There's something about Carmelo Anthony that seems to connect with people. Maybe it's because of the way he plays -- fearless, smooth in spots, but smash when it's called for. Maybe it's because he doesn't look like he's been hewn from stone; he has to work hard at staying in shape. He's not seven feet tall and he's not a genetic anomaly like LeBron James; 'Melo has a tinge of everyman to him. Maybe it's the fact that he isn't perfect, that he's fallible, and he has endured the slings and arrows because he does come across as a normal human.
AP Photo/Louie Traub
Carmelo Anthony will be a key player in Team USA's pursuit of gold in Beijing.
This paragraph by Pat Cassidy, which appeared in Dime magazine in August 2006, is quintessential in understanding who Carmelo Anthony is as a basketball player. It describes why he is loved and why he is not. More Hancock than Ironman or Batman. With Melo, we see the flaws. And unlike most -- if not all -- other athletes of his stature, he doesn't try to hide those flaws. They are as much a part of him as the 20-plus tats on his body that tell his life story.
During the past three years, though, once Melo puts on a USA jersey, all his flaws seem to vanish. In our minds, and in reality. The "don't snitch" label, the punch, his possibly being too "real" for superstardom the way "The Wire" (the story of life from where he's from) was too real for television -- none of it is makeup, but it makes up who he is. And who he is is that dude. That dude on whom America is going to have to rely to reestablish who we are in basketball's global market. Yes, there's Kobe; yes, there's Bron; yes, there's D-Wade; yes, there's J-Kidd, who already owns one gold medal and a 33-0 international record when he plays. But if this team is to play for the gold on Aug. 24, it will be because of what Anthony does, more than what any of his teammates do. Why? Keep reading.
On the day of his last visit home before he embarks on this mission, CA (aka Lil' NY) reflected on what his life was like four years ago, what he plans on it being like six weeks from now and what he plans on saying to the kids in his old Baltimore neighborhood this time next year when he tells them the continued, ever-evolving story of his life.
Jackson: First, I'm going to say/ask some things I know you are going to disagree with. If I do, just let me know. One -- and this is probably the one you are going to disagree with the most -- for the past three years, I've said you are the most important international basketball player we have here in America.
Melo: I'll let you say that. I'll let you come up with that answer [laughs].
In all honesty, you have been consistent in leading the team in scoring and consistent in being the team's most dangerous weapon over the past three years, and I don't feel that you've gotten the recognition you deserve for playing the way you have internationally. Maybe that's just me.
That's all you.
Then elaborate on what you feel your particular importance is on this Olympic team.
Man, I'm not trying to be important; I just go out and play. When I'm out there on the court with this team -- and I ain't even got to tell you who I'm out there on the court with, that's self-explanatory -- I just take what they give me. I take the time to work on my game while I'm out there with this team because of how good it is and because of the people that are on it. Personally, I try to play wherever they need me to play, and that over the years has been to my advantage. I can play down low. I can play up top, where I can play off the dribble or hit the outside shot. And because of that versatility, most power forwards on the international level think of me, I think, as a 3 or a guard, and I've been able to use that to my advantage.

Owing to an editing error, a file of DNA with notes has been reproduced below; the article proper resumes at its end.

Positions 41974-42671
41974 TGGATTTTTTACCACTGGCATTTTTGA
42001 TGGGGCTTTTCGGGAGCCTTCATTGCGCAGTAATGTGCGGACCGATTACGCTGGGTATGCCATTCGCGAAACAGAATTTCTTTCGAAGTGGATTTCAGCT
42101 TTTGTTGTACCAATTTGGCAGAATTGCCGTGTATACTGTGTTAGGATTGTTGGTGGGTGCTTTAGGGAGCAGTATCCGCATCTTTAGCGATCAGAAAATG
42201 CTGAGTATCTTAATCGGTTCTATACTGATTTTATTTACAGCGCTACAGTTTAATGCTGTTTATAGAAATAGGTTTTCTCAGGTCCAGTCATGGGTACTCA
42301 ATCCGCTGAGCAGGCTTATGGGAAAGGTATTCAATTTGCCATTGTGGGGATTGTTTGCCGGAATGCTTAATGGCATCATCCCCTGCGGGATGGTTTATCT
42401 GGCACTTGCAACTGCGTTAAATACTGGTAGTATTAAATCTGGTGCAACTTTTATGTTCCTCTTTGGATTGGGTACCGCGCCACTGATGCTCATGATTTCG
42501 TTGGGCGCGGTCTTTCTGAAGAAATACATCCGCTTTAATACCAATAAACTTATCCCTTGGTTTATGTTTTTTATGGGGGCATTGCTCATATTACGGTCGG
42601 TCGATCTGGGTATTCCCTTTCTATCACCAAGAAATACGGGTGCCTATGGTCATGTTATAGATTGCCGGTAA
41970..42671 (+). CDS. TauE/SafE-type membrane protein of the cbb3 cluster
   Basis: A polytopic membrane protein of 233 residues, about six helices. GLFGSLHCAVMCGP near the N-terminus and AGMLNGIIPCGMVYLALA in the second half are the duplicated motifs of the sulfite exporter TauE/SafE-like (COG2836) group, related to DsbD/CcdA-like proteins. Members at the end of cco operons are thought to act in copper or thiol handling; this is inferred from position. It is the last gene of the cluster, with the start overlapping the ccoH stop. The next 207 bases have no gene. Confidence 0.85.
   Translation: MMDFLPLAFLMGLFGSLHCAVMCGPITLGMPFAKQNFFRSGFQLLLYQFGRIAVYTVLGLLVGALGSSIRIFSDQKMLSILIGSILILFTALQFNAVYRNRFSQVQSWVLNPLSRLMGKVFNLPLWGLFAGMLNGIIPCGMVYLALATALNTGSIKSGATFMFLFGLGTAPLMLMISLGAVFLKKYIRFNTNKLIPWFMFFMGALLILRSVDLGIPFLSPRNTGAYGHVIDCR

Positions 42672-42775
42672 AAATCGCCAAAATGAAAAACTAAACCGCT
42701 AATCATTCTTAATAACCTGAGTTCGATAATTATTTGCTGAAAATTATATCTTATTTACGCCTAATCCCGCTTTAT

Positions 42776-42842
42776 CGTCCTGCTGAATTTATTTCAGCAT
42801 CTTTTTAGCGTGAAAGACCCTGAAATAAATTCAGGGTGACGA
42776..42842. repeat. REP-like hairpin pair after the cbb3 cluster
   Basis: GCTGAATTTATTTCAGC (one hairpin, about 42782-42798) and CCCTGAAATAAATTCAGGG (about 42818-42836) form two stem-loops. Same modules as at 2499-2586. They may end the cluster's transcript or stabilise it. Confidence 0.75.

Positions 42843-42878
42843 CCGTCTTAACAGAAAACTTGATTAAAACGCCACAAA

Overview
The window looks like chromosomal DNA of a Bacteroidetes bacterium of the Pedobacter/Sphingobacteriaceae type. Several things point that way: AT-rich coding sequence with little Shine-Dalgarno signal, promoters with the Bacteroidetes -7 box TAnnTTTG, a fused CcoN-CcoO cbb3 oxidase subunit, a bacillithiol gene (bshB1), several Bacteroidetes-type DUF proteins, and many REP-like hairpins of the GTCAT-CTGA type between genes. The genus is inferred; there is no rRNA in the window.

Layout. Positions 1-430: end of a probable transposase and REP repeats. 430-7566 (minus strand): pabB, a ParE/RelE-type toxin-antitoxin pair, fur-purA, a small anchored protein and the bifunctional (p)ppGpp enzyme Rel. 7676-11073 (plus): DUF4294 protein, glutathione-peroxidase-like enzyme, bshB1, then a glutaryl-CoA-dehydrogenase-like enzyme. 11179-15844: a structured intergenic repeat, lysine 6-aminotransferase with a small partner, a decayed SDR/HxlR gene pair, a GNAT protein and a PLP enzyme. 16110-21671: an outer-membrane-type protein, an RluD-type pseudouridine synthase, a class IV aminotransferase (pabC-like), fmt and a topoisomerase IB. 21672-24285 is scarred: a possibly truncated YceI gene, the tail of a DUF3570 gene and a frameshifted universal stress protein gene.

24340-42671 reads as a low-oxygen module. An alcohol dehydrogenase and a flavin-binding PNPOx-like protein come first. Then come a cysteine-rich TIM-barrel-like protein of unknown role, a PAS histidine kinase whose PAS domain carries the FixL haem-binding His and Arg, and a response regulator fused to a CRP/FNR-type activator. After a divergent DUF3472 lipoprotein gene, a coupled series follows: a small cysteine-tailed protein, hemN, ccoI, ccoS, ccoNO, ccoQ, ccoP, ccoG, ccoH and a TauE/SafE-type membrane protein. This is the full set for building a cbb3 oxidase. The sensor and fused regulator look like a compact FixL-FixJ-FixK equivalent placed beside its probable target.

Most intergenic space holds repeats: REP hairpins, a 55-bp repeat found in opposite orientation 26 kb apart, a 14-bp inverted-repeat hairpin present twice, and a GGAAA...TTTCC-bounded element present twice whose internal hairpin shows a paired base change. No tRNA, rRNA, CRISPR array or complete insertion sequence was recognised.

But that puts you at a disadvantage on the defensive end, playing the 4, which is something you are not used to doing in the NBA.
Yeah, playing the 4 is something I'm not used to, but the system that we play in [on the Olympic team] is so spread out, man. Everyone gets a chance to do their thing. And just from the simple standpoint that [opponents] gotta guard LeBron, gotta guard Kobe, gotta guard Dwight [Howard] -- you know what I'm saying? You gotta guard everybody honest on this team. On every possession.
Yeah, but after three years of seeing you, like, killin' teams, don't you think the other teams need to recognize you as the main priority?
Naw [laughs], they can keep doing what they been doing. I don't have to be the man [still laughing]. I don't have to be their main priority.
AP Photo/Louie Traub
'Melo can fill it up, and that's what this team needs him to do.
Is it easier for you, playing on the national team, playing FIBA ball? It seems like the game comes easier to you here than it does in the NBA.
It's easier from the standpoint that I don't have to try to go out there and do too much, which I sometimes do. It's easier for me to let the game just come to me. You know, knock a shot down when I'm open, and just getting open shots. Like I said, I'm out there with Bron, Kobe, Jason Kidd and all those other guys. At the end of the day, someone is supposed to be open.
When they put the Dream Team together in 1992, they talked about Magic, about Jordan, about Bird. But they forget Charles Barkley was the MVP of that team
And he was the heart and soul of that team. Not from the standpoint of him being the main guy, but he was the guy that brought everybody together. You had Bird, Magic, Michael and all those guys, but Barkley was the one that brought everyone together and
And that's what I see in you. That's the comparison I'm trying to make. That's what I'm trying to tell you! It's no different. Everybody is looking at Kobe, LeBron and D-Wade, and you are the heart and soul of this squad.
Yeah. I mean, I'm me. I'm just out there being myself. I like having fun. But at the same time, I bring everybody together. So I'm really -- or I try to be -- like the glue of the team.